Even if he declined to talk about what we all wanted to hear about–Twitter, which is expected to go public Thursday–Jack Dorsey had a lot to say about his philosophy of attacking a problem and forming a company to solve it.
Dorsey was interviewed at GigaOm’s Roadmap user experience design conference by GigaOm founder Om Malik, ostensibly to talk about “redesigning the user experience of everything.” Here (sometimes slightly paraphrased thanks to my slow typing) is what he had to say:
Q: How’s Square doing?
Dorsey: We’ve had two major launches in the past six months. With Market, a business can go from local to international with the flip of a switch. Three weeks ago, we released Square Cash. You have everything in your pocket that you need to transfer money.
Q: How does Square think about experience? What is the Square way of thinking that other people should think about as well.
Dorsey: We have a principle in the company, which is “show, don’t tell.” Square resonated when we released it more than four years ago. We want to make that internally we feel great about, that feels stunning, that we want to use every day. When you’re building for yourself, it’s easy to be passionate. We’re building for ourselves still.
Q: I love the little things about Square. How do you arrive at the decision to making the receipt such a focal point of the process, for example?
Dorsey: Credit cards don’t have the greatest feeling about them. So how do you abstract that away. So we focused on the receipt. It has a map and a picture of the product that was just sold, like a cappuccino. It’s an often forgotten-about communications channel. Our mission at Square is to make commerce as easy as communications.
Q: Is there room for improvement in the utility kind of commerce like Amazon?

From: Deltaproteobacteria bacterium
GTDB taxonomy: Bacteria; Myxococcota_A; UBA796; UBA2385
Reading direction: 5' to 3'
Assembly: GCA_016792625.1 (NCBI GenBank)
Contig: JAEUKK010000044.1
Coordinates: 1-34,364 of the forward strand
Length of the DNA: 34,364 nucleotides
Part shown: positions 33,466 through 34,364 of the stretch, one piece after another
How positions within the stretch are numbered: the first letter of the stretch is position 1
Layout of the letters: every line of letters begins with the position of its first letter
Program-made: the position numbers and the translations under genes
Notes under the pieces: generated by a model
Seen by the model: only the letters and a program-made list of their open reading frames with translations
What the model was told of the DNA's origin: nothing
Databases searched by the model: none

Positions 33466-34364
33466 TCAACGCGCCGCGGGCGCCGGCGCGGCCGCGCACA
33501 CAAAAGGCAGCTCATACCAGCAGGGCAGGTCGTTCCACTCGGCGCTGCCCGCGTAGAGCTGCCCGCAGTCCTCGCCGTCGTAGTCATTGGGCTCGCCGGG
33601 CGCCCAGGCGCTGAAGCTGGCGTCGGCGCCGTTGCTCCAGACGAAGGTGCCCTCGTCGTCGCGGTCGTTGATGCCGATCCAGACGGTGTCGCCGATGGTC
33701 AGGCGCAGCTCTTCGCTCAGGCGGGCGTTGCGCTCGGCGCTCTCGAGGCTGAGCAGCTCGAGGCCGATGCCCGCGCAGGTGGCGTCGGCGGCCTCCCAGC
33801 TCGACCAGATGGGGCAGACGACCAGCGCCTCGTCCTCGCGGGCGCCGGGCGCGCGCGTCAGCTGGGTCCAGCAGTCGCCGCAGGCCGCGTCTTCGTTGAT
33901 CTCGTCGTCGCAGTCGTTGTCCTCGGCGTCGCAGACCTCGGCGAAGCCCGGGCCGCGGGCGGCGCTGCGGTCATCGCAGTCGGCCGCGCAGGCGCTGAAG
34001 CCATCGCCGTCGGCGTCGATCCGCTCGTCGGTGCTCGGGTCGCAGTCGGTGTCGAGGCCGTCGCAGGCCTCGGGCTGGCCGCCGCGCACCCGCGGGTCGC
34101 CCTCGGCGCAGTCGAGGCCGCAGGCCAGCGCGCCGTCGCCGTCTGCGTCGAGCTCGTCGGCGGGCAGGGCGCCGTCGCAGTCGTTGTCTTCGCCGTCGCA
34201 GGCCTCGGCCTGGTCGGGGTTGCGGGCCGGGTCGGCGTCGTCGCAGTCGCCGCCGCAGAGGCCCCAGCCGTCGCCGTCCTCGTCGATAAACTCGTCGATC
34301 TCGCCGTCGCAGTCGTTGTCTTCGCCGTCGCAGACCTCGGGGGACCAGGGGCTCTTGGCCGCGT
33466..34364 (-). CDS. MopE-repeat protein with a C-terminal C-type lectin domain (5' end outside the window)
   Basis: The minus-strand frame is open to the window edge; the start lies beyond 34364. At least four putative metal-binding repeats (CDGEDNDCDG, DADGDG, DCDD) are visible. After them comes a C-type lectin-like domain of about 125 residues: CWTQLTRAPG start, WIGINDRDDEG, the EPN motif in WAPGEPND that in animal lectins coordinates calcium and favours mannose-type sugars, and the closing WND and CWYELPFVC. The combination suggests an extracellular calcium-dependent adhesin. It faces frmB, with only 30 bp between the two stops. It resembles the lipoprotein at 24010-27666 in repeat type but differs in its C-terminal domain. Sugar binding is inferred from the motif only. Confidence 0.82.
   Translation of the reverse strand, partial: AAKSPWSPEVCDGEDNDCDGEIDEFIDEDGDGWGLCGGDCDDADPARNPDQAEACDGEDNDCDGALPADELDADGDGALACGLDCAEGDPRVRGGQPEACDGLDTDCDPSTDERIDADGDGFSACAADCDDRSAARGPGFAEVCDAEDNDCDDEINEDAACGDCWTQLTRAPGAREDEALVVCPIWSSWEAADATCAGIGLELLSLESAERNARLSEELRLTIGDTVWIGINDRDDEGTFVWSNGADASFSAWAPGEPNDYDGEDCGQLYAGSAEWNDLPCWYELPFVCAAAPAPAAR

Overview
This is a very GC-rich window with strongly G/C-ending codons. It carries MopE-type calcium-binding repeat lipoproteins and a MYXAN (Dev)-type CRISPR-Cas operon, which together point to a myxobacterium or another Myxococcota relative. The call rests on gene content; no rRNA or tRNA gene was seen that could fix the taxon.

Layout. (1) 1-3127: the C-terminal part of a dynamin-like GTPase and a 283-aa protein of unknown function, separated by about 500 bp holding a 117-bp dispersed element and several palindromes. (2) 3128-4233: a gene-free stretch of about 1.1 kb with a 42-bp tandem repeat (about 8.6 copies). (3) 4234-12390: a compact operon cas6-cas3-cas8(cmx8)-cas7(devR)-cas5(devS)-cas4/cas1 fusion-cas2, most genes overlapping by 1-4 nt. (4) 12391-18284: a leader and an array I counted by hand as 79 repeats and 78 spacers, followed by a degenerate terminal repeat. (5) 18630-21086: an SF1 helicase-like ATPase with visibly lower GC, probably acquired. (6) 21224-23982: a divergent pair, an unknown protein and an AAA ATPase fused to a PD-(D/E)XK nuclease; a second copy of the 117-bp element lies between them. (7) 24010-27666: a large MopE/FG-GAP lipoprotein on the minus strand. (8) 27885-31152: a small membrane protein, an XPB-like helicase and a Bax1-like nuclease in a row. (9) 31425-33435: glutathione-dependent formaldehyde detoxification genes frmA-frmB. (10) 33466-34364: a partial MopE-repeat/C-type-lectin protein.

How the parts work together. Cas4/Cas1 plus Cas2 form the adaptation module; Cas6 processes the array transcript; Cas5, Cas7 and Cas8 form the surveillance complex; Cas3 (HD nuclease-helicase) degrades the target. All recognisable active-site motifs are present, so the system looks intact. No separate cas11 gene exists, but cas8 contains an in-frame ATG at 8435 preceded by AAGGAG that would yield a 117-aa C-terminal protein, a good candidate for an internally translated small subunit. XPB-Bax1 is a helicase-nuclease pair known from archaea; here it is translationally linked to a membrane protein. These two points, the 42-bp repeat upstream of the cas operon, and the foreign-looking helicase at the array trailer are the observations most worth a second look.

Dorsey: Absolutely. Point of sale systems are a big point of friction for merchants. If you make it easier and faster, people have more time to spend on other things.
Q: What do you make of Square copycats?
Dorsey: It’s easy for a lot of companies to look at the competition and react purely to them. But then you’re doing someone else’s roadmap. So we have to have the confidence and conviction in our own roadmap. We’re going to see a lot of people doing similar things to us. We like our approach, which has a lot to do with the feeling of the transaction, a feeling of the trade. Our mindset is, let’s build one cohesive stack so there are no seams.
Q: What is the narrative of the end-to-end experience you’re talking about?
Dorsey: We want to meet our customers where they are. We made a full register (for merchants), to tell them what is the most popular item when it rains, for example. Week over week if you move your biscotti jar, your sales go down. We’ve had merchants who have looked at this simple data and have realized they can make 20% more if they stay open an hour later.
Q: How have your architected our company? Do hardware people talk to software people?
Dorsey: We wanted very very simple processes and practices. We give every one of our employees complete access to anything in the company. Any meeting of substance, someone is required to take notes, and they go out to the entire company: responsible transparency. People aren’t worrying about why they aren’t in that meeting. Everything we do is to drive people back to the work.
Q: Why did you decide this openness is way to go?
Dorsey: Selfishly, it’s just the simplest thing to do. It’s hard to keep secrets. We have very very few conference rooms. Anyone can walk around the office and you can hear things that never ever would happen serendipitously in a formal meeting.
Q: How do you use data to improve your user experience?
Dorsey: Our customer service and risk operations are in the front line every day, so if you don’t include them in the feedback loop, you’re losing a lot of valuable information. We hold events around the country to bring a bunch of local merchants to talk about the challenges and successes of building a business in that city.
Q: How do you frame this idea at Square?
Dorsey: The tool that’s helped me do the best is to frame the problem and work backwards from that. We break it into the smallest problems, simple problems that we feel we can solve in sequence. We have the self-direction to know when we’re heading in the wrong direction. It’s doing the work of painting what you want to do in the world and then breaking it down into small problems you can solve and having the patience to see it through.
Q: Patience is good, but businesses are under pressure from venture capitalists to do things quickly.
Dorsey: I had the same problem with Square: Why do you think you can move money around? You’ve never dealt with financial services. It was very much and uphill battle given my background. We just addressed it head on in our pitches, and not everyone funded us. I did a slide on all the things that could go wrong.